Happy 100th Birthday, Robert Earl Ley, Jr.
I’m a bit late to the show with this one.
One of the joys of digging into genealogy is, for me, not just discovering the names and dates and wheres and whens of ancestors back, back, back, back up the family tree, but the stories. Nothing seems to crystallize all of that information in a personal, intimate way than discovering photographs of our relatives from long ago.
I’ve been able to gaze upon great-grandparents, dead long before I was born, and in some cases barely a memory to my parents, and feel that connection.
But there’s a similar tickle in collecting photos of your familiar grandparents and parents from a time before you were even a glimmer in their story. To see their familiar faces as infants, or teenagers, or off to college. To imagine their thoughts and hopes and dreams at a moment where they can’t see the future we are only too well-versed in as our family’s history.
Some interesting ways I’ve drawn those parallels have been in projects that snapshot my grandparents’ and great-grandparents’ lives when they turned 60 as a birthday present to my mom and dad. And I turned the camera on myself, in a way, when I shared the pictures of my male ancestors growing into men up to the age of 40 in the year I turned 40. (Hint: it was 2016.)
How much more poignant it is, then, to gaze upon photos in order chronicling an entire life. On the 100th anniversary of my grandparents’ births, we did that, first for grandpa Don Foutz’s birth, then for Grandma Sue Weible Ley.
We’ll have to wait a couple years for Grandma Erma Johnson Foutz, the youngest of the bunch, born in 1920. But Grandpa Robert Earl Ley, Jr., is up this year, a few months later than Grandma, and now, a few months after the fact.
Maybe it’s because I was blessed to grow up just down the road and across the town from my mother’s parents: I was used to seeing them in so many daily situations, and at holidays, and birthdays, and just ordinary Saturdays, that the collection below seems so skimpy. That I ought to have more words to say. Though, I guess I have said them in this space many times.
And I’m well aware of albums and slides and troves of photographs that exist elsewhere, which leaves me to wonder and worry about this selection being incomplete. Not really a chronicle, then, but a collection of images that capture the way Grandpa was throughout his life.
From the remarkable infant portrait of him with his mother, Zula, to the shot a short few years later with his father, Robert Sr., knowing that they both had already lost that remarkable, dynamic mother and wife when Grandpa was only 2 — and the sister that might have joined their family portrait.
Grandpa would spend a time with his Fisher grandparents while his father rebuilt a life and remarried. Snapshots of grandpa in the 1930s show him after rejoining his father and stepmother, and, for a time, a little half-brother, Dickie, who would tragically succumb to illness before age 6.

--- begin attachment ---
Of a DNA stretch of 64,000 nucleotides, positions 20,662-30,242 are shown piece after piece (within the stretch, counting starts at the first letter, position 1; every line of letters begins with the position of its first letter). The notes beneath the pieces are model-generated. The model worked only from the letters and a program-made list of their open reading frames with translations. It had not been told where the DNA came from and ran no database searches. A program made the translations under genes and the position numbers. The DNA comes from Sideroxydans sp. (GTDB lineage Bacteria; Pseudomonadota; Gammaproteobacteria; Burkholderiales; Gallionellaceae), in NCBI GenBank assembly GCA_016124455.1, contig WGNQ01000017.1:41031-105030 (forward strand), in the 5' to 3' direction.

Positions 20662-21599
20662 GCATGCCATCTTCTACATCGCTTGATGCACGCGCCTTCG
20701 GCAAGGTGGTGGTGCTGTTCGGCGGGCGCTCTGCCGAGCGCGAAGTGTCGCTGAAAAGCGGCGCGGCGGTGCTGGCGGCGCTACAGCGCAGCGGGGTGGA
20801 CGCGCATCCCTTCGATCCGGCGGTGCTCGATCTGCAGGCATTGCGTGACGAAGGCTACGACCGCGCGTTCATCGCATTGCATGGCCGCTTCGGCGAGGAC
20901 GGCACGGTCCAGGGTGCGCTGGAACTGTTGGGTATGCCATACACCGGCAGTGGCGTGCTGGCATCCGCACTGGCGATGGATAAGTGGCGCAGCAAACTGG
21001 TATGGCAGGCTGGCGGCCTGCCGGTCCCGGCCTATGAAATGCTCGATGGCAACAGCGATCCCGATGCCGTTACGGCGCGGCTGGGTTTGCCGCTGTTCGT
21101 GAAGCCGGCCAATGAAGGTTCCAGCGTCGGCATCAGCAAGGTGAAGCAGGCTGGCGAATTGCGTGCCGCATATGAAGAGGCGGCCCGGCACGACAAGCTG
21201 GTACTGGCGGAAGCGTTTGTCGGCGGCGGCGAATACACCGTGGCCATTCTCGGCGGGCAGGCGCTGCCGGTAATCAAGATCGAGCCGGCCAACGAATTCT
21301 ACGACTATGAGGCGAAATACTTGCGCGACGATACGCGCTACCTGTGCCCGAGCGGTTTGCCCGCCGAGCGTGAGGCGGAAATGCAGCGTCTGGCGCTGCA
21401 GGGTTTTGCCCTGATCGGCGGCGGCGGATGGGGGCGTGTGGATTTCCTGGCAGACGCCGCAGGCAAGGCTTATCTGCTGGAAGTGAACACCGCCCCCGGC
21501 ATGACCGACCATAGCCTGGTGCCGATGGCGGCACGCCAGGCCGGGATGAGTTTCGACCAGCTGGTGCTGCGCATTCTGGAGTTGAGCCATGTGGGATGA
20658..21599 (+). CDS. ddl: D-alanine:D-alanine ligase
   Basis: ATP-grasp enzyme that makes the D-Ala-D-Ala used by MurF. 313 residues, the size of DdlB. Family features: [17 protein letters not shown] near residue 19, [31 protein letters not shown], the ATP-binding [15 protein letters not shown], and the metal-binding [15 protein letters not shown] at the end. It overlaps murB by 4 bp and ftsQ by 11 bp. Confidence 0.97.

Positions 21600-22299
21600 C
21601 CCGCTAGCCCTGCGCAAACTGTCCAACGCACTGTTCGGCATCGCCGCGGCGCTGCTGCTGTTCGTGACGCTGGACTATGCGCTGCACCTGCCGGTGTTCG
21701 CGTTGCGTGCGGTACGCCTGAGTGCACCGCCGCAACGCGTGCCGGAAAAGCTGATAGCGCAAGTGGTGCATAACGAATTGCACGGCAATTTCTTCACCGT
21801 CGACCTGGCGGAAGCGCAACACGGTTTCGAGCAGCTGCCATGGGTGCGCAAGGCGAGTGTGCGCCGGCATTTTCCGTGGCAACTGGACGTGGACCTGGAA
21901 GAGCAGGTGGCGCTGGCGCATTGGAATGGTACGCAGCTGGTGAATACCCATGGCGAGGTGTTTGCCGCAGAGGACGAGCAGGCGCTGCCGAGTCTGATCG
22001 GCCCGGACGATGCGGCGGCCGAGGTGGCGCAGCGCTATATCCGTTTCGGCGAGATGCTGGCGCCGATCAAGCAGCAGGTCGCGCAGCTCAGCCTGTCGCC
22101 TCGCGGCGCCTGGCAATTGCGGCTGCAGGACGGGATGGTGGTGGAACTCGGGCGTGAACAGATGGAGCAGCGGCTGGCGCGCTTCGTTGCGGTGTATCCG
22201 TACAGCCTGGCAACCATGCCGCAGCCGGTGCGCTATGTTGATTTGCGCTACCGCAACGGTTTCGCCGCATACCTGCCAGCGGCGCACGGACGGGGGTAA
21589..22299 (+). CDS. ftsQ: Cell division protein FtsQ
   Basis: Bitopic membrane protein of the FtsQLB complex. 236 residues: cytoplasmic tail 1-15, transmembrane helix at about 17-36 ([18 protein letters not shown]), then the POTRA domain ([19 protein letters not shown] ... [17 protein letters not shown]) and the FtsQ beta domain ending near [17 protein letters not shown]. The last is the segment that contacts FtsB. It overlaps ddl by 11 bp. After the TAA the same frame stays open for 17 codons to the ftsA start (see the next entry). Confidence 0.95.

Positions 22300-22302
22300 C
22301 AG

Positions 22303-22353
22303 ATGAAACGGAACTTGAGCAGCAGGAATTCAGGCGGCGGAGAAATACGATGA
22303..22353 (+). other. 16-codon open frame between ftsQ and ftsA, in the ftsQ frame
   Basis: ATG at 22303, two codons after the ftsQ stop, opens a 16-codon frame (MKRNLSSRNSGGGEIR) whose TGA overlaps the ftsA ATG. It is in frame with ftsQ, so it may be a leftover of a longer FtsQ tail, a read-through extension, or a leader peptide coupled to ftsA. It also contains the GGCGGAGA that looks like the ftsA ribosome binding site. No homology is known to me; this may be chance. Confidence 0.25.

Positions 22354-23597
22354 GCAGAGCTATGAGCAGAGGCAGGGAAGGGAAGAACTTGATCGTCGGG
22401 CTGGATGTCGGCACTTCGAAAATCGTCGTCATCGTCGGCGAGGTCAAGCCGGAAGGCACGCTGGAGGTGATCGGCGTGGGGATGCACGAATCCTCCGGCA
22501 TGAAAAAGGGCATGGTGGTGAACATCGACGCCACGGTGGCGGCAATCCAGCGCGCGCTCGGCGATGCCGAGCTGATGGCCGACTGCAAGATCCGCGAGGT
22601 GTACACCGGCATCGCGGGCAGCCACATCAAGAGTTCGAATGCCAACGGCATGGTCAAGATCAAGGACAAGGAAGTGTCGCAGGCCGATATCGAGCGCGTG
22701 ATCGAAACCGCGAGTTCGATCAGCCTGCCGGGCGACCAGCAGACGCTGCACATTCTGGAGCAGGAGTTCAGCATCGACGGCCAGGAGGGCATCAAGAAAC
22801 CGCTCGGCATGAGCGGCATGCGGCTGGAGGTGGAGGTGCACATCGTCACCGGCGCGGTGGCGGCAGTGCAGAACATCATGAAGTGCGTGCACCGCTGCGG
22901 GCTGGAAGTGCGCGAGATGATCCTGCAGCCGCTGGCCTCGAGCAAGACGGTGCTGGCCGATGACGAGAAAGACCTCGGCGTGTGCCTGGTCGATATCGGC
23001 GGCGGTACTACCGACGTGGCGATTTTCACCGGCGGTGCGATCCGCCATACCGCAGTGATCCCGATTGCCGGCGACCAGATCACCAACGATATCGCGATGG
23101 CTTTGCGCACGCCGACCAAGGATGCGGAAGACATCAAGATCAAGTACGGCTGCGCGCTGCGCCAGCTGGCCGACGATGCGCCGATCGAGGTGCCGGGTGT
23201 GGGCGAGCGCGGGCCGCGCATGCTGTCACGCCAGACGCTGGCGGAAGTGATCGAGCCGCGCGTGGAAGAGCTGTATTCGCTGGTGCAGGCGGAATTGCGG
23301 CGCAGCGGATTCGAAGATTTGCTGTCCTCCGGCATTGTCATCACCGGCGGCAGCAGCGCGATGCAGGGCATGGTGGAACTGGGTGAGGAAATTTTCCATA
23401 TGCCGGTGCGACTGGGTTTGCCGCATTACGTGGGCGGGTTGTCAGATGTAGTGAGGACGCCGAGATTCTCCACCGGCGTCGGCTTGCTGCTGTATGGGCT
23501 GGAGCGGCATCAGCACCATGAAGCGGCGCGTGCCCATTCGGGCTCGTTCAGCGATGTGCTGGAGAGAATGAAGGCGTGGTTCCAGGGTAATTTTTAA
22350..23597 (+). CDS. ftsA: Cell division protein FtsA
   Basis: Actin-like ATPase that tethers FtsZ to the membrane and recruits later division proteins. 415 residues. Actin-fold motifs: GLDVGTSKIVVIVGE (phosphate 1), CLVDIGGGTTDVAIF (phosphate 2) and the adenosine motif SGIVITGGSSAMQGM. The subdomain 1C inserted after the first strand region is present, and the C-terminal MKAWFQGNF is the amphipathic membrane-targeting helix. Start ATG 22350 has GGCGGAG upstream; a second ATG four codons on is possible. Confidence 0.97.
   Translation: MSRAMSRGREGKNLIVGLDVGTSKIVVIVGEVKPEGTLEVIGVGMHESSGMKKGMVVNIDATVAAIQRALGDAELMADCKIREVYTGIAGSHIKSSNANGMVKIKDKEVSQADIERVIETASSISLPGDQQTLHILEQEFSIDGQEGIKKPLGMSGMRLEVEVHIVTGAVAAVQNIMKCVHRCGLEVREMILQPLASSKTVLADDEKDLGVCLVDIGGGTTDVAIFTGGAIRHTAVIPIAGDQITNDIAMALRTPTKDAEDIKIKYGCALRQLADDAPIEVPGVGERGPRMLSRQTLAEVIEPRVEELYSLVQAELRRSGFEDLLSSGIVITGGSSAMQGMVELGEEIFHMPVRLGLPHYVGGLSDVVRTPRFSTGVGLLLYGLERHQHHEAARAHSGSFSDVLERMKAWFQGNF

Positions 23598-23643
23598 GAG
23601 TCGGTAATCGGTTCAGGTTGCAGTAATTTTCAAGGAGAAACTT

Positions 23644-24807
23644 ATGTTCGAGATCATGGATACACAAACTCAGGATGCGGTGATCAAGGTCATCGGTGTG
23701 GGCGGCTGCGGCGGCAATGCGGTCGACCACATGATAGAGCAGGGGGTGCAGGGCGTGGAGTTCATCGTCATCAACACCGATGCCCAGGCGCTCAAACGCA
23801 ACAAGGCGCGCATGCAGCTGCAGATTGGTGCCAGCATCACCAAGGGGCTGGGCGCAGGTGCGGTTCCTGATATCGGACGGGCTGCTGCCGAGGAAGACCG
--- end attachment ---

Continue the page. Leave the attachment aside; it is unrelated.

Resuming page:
He followed his father’s path into dentistry and public service, and early shots from college yearbooks capture him in the band and on the football team at Ohio Wesleyan as an undergraduate, then transitioning from OWU’s Delta Tau Delta fraternity to graduate school for dentistry at Ohio State, where he’s a fixture on the Psi Omega fraternity page.
Grandma and Grandpa, who’d known each other since their days as Dover schoolmates, were married during a busy time that saw Grandpa enlist in the Marines and serve in World War II. Upon returning home, he thrust himself into civic life, earning election as an at-large city councilman was he was still in his thirties (following a long line of Leys in politics), and working alongside his father, Robert Sr., in their dental practice, by then longest standing in Tuscarawas County.
Snapshots from the 1960s record his civic life (happily, I was able to see these shots in the archives of the local paper), and by the 1970s, his family had grown to include daughter- and sons-in-law, and grandchildren. Some of my first snapshots, on a Kodak Instamatic camera I’d gotten for Christmas (with the disposable flash bar) are of Grandpa and Grandma at home on Parkview Drive, or vacationing with them at Sunset Beach, NC.
Life moves irrevocably forward, and it’s been years since I felt I could still drive up to their house, park by the big pines and walk right into their kitchen to find them sitting around their big, circular table on the other side of Grandma’s purple kitchen cabinets. A last photo in the series below is a poignant shot later in the year after grandma died, when we were able to introduce Grandpa Bob Ley to one of his namesake descendants, Jonah Robert Foutz.
Yeah, I guess there’s some magic in my small collection after all. And a lot of memories. Love you, Grandpa.
Bob Ley: 89 Years in Photographs
(Scroll to view the gallery below, or click any photo for a closeup slideshow.)